God’s plan for Israel is that they would be a light for the Gentiles (Isaiah 49:6) and that his glory would be seen through them (Isaiah 46: 13). As a result of Israel’s sin and waywardness they failed to be light and failed to bring God glory: rather than serving the Lord they served other nations! They had been subservient to Egypt and Assyria and now to the Babylonians. Jeremiah had asserted this graphically with the yoke he made for himself. Now God says ‘‘“In that day,” declares the Lord Almighty, “I will break the yoke off their necks and will tear off their bonds; no longer will foreigners enslave them (verse 8).’ It’s tempting to assume that when the 70 years of exile in Babylon was complete and the nation would return to the promised land that this event would bring an end to this situation of serving other nations. Sadly, this was not to be the case. When Daniel realised that the 70 years of servitude in Babylon was almost complete, he prayed that the people would be spiritually ready for return. Daniel received a staggering response from God, brought to him by the archangel Gabriel: they would have to wait not another 70 years but 70 x 7 years! During that time other nations would dominate. There is good evidence that when the Messiah presented himself to Israel as their king on Palm Sunday that the nation had an opportunity to trigger the Day of the Lord, but they rejected their king, crucified him and the nation was scattered once again in 70AD. But here in Jeremiah 30, God says, that rather than serving other nations they would serve God: ‘9 Instead, they will serve the Lord their God and David their king, whom I will raise up for them.’ There will come a time, when they will indeed serve the son of David! This has not taken place in history up to this time, but when God speaks with such clarity, we can be sure that Israel will one day serve the Lord their God and David their king. Who is David their king? This is no doubt Messiah Jesus who will come to take David’s throne in Jerusalem. What a day that will be!
If God’s plans for Israel are to be realised, he must one day bring them back to the promised land. The modern nation of Israel was formed in 1948 – just 3 years after the efforts of the Nazi’s to wipe them from the face of the earth. Today Israel is in total unbelief – they have not recognised the Messiah, they have not turned to God – they are in no way serving God. They are currently surrounded by enemies. God has a message for them: 10 ‘“So do not be afraid, Jacob my servant; do not be dismayed, Israel,” declares the Lord. “I will surely save you out of a distant place, your descendants from the land of their exile. Jacob will again have peace and security, and no one will make him afraid. 11 I am with you and will save you,”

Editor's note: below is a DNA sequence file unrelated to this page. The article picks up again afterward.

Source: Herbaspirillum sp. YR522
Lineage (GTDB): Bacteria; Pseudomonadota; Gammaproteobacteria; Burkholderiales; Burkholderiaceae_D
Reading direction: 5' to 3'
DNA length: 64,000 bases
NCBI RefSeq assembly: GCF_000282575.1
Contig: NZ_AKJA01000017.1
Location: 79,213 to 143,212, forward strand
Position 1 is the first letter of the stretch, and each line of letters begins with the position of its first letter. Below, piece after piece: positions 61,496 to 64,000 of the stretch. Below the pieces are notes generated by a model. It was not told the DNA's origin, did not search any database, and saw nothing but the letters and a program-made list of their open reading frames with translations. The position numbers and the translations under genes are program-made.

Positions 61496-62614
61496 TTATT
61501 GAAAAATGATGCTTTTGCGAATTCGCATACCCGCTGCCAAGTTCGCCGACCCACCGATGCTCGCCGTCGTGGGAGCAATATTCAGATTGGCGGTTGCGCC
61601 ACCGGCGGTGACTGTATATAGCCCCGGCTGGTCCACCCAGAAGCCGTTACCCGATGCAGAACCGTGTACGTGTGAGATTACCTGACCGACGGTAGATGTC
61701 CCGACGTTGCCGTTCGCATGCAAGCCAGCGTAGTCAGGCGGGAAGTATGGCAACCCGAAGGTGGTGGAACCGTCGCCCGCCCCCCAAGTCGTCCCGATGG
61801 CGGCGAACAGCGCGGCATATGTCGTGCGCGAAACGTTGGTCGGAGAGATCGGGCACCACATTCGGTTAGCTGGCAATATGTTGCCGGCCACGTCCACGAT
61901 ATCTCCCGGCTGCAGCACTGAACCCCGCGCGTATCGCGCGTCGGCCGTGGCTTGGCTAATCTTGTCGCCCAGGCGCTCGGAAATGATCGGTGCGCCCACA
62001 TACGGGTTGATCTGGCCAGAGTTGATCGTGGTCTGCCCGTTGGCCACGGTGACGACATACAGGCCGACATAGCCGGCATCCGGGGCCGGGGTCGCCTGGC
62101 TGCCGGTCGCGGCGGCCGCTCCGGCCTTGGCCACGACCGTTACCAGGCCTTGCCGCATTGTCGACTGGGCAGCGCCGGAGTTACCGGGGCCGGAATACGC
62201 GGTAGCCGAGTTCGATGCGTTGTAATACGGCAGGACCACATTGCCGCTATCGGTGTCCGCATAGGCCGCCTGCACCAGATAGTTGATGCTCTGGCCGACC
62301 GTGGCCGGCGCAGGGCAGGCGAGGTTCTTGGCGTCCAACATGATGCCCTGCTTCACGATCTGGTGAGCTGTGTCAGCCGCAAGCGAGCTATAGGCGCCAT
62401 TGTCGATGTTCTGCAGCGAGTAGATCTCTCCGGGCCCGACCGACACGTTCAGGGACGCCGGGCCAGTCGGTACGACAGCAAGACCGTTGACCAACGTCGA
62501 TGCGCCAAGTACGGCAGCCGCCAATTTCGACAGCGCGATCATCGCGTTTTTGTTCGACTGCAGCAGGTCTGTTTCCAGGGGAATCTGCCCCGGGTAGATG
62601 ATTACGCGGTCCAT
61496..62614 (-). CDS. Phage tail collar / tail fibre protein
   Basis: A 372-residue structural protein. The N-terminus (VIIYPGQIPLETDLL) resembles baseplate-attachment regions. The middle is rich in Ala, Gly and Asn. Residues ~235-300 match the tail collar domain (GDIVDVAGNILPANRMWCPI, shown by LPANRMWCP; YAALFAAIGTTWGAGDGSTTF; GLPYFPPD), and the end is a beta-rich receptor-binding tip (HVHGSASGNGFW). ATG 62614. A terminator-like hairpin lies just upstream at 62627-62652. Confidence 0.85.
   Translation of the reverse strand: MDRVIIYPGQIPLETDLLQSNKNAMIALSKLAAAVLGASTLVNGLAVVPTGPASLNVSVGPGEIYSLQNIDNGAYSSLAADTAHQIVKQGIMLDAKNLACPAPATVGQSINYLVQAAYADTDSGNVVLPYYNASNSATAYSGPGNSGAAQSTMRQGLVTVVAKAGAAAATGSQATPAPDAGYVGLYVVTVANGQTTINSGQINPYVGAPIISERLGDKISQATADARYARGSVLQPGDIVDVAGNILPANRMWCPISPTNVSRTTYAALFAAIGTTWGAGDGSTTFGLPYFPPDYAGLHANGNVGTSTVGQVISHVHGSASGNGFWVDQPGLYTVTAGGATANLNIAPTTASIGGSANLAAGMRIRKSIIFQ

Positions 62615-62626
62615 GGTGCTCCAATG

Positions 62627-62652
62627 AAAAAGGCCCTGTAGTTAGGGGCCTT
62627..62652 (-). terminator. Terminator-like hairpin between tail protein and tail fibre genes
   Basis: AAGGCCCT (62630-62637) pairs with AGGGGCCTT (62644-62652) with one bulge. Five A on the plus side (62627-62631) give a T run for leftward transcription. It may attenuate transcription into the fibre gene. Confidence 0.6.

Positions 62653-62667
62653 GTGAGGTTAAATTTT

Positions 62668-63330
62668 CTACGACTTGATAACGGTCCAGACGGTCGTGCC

This seems most unlikely and difficult to accept, but these are the words of the Lord himself! It appears Israel is beyond help, they have no time for Jesus. God describes their situation as like an incurable wound – an injury that cannot be healed, a pain that cannot be relieved. It seems to me that this characterises Israel’s condition in Jeremiah’s time, in the time of the Lord, in the time the gospel was preached by Peter and Paul and in recent history too. The incurable wound has come about because of Israel’s sin. But a change will take place!
Israel over the millennia have suffered greatly at the hands of other nations. Even in our day the major opposition party in the UK has been shown to be ‘institutionally antisemitic.’ Israel has few friends in this world, but here’s what God says: 6 ‘“But all who devour you will be devoured; all your enemies will go into exile. Those who plunder you will be plundered; all who make spoil of you I will despoil. When God’s restoration takes place Israel will no longer fear her enemies.
God himself will rebuild the nation: 18 ‘This is what the Lord says: I will restore the fortunes of Jacob’s tents and have compassion on his dwellings; the city will be rebuilt on her ruins, and the palace will stand in its proper place. And the people will sing songs of thanksgiving and joy (verse 19)!
This glorious future is summed up in verse 22: 22 ‘“So you will be my people, and I will be your God.”’
As Jeremiah delivered this remarkable message of hope he must have been saddened that the generation to whom the message was addressed had turned away from the Lord, but God has promised one day they will be restored. For such a restoration to be effective, God would need to effect an internal change in the hearts of the people: more of this in the next chapter. This remarkable chapter is a reminder that God is faithful to the promises he makes – even when all seems lost, even when it seems the Christian message is ignored, even when the voice of the church and Christians is considered irrelevant, we need not lose hope.